Or maybe, as a more extreme solution, consider moving to a country with less stupid laws.
I’m not sure they’re stupid, necessarily, just inconvenient and sometimes expensive. The real problem would appear to be the predatory behavior of the MPEG association.
Or you can also say that this is fine and that Haiku should pay money to the MPEG association to be allowed to use the patented code, without even being sure if the patents apply at all (the MPEG association makes it very unclear what their patent cover exactly, that’s on purpose, then they can ask people to pay just to be safe even if they don’t actually use any code covered by the patents).
I’m not suggesting that Haiku should pay the MPEG association either.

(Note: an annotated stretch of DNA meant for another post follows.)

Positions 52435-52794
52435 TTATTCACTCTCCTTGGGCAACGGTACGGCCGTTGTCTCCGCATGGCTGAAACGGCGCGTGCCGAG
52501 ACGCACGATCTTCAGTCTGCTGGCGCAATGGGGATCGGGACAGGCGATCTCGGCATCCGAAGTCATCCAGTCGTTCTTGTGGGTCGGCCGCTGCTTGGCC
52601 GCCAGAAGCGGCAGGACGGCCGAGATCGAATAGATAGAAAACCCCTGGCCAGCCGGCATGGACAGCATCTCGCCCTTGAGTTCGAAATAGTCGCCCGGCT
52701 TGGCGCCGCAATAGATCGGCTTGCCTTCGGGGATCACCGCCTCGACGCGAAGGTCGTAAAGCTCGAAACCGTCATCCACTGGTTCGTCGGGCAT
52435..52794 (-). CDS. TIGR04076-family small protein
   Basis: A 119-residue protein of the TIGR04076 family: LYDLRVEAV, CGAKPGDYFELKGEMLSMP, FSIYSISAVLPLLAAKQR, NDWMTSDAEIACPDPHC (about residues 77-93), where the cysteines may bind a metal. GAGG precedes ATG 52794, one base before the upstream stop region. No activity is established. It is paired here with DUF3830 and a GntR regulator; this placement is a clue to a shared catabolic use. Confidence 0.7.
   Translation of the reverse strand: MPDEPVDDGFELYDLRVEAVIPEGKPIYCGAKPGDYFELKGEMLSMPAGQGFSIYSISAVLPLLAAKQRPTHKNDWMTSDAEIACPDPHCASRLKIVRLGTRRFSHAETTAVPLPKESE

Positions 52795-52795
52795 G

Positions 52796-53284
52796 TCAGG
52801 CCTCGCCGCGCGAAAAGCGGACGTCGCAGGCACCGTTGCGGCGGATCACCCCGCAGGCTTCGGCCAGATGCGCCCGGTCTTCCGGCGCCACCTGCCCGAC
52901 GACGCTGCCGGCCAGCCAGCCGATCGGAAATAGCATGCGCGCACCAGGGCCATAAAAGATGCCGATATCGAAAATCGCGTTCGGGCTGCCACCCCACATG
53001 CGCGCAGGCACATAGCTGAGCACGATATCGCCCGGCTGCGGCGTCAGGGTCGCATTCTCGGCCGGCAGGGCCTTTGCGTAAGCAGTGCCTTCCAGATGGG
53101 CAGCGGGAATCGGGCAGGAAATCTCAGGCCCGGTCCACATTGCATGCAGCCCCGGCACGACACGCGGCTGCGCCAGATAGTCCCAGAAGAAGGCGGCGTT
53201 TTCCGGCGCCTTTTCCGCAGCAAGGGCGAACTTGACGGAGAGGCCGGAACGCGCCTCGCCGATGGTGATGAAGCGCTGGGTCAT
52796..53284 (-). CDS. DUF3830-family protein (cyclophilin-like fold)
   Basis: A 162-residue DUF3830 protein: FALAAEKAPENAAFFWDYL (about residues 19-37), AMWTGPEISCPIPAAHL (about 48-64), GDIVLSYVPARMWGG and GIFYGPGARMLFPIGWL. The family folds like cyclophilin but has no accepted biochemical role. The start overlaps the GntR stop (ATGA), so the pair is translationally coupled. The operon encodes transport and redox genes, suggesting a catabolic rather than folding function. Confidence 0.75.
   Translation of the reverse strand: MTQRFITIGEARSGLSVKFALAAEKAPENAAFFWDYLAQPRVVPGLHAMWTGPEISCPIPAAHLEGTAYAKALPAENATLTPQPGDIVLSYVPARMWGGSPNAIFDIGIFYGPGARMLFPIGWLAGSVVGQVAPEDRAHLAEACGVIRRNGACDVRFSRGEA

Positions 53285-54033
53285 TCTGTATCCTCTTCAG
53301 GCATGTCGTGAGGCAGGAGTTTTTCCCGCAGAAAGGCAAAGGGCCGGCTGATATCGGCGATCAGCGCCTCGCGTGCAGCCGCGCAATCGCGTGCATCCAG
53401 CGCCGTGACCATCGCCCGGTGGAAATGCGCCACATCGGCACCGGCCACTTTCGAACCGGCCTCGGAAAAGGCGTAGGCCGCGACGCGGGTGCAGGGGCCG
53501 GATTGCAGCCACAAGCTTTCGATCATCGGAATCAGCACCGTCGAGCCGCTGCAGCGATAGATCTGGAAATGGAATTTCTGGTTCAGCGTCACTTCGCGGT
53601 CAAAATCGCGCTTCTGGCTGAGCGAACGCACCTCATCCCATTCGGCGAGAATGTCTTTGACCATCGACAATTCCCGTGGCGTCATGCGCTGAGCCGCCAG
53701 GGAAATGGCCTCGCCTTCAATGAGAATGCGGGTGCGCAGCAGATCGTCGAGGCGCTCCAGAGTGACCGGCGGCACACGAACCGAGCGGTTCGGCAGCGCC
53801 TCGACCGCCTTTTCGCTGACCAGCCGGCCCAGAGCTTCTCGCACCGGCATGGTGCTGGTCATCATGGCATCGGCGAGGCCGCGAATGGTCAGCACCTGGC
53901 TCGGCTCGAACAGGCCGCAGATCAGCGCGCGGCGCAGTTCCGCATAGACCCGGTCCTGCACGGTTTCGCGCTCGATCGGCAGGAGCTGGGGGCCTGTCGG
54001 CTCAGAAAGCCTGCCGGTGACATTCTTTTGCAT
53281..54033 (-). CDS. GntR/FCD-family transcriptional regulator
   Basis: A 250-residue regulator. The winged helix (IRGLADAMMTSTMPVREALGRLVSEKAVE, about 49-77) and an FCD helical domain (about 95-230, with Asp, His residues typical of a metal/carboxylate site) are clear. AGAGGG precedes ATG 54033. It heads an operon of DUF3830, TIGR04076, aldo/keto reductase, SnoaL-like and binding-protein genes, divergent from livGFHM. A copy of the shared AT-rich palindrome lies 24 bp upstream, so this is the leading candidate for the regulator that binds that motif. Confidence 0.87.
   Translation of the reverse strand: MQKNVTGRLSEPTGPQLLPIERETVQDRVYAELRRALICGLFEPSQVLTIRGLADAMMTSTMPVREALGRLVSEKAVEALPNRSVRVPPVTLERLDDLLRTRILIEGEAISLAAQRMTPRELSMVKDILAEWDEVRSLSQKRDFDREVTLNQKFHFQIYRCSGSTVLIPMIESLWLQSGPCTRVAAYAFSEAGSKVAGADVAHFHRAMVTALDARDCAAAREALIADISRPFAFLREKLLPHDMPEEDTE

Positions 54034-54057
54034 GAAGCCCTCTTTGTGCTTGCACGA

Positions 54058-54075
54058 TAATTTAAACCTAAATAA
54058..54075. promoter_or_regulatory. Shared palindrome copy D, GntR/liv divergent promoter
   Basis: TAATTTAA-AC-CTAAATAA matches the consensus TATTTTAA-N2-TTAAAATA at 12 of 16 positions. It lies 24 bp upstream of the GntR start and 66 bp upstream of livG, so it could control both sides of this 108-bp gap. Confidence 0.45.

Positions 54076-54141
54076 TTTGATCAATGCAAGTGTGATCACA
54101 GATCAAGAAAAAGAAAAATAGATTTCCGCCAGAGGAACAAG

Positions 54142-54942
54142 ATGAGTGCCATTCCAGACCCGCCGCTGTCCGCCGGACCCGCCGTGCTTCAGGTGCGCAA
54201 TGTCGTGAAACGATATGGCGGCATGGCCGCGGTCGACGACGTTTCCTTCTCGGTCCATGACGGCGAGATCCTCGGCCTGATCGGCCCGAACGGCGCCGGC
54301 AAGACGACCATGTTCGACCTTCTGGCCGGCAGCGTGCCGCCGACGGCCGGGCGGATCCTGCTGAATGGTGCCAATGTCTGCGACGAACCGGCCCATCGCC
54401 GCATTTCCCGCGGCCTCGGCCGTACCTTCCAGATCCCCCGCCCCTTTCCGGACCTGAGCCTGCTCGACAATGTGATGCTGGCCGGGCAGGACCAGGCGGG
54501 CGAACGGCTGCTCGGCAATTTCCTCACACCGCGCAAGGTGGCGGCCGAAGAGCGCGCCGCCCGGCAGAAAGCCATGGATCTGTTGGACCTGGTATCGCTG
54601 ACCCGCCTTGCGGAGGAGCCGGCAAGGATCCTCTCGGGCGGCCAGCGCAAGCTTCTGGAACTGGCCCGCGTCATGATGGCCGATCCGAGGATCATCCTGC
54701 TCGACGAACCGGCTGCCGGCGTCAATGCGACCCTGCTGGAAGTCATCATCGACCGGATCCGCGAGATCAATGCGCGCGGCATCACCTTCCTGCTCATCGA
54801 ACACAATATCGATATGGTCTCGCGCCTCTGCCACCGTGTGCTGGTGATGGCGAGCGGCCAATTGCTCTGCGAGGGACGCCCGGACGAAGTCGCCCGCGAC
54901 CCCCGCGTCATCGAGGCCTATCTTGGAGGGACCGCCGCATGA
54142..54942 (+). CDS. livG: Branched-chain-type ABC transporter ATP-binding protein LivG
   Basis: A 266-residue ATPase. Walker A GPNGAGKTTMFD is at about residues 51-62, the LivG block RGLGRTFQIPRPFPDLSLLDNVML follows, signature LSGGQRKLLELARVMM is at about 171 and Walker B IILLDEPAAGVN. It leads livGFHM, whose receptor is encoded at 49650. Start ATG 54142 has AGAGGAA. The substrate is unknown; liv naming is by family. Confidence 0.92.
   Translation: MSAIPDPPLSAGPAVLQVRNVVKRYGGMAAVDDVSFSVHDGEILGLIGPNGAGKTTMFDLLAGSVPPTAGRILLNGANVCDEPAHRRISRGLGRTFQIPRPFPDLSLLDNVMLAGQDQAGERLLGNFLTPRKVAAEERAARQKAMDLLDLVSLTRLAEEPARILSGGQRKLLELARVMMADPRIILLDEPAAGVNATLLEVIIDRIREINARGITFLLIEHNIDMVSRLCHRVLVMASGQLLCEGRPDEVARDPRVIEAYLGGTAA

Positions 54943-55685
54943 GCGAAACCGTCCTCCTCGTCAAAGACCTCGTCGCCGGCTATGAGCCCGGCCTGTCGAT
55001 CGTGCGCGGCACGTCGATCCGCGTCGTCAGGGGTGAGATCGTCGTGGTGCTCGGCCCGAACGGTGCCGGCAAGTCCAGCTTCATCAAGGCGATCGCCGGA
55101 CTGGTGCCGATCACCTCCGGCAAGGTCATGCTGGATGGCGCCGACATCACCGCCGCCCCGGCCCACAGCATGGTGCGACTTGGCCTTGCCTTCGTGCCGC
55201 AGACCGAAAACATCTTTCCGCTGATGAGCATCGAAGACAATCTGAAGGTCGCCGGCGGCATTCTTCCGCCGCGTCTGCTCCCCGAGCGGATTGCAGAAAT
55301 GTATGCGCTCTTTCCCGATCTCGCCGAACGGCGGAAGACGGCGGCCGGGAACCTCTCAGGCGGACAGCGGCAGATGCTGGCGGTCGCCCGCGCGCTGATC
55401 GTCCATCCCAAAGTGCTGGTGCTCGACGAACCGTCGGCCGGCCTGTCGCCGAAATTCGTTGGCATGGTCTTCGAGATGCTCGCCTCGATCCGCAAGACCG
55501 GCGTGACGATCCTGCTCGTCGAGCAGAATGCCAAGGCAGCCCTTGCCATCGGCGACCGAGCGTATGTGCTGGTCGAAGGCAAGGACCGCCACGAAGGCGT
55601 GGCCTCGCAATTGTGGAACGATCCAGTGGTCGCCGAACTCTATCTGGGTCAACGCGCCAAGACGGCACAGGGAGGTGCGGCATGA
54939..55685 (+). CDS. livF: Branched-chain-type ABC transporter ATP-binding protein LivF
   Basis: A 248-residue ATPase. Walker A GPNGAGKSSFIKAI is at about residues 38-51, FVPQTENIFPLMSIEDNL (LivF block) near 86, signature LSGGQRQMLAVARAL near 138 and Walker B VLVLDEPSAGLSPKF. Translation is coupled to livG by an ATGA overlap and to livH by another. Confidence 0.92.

If the USA has laws that prevent people who live there from using and distributing software, there is not much we can do about it on Haiku side. I think there are several nonprofit organizations trying to change that, and you could support them if you are worried about it.
Since I apparently wasn’t clear enough before:
I am not suggesting that you do anything specifically on the Haiku side. I’m merely saying that it makes no sense to arbitrarily alienate or divide the Haiku community over an issue like this when it comes to releasing official builds/downloads. It’s not exactly a finished, production-ready OS despite large strides made in that direction.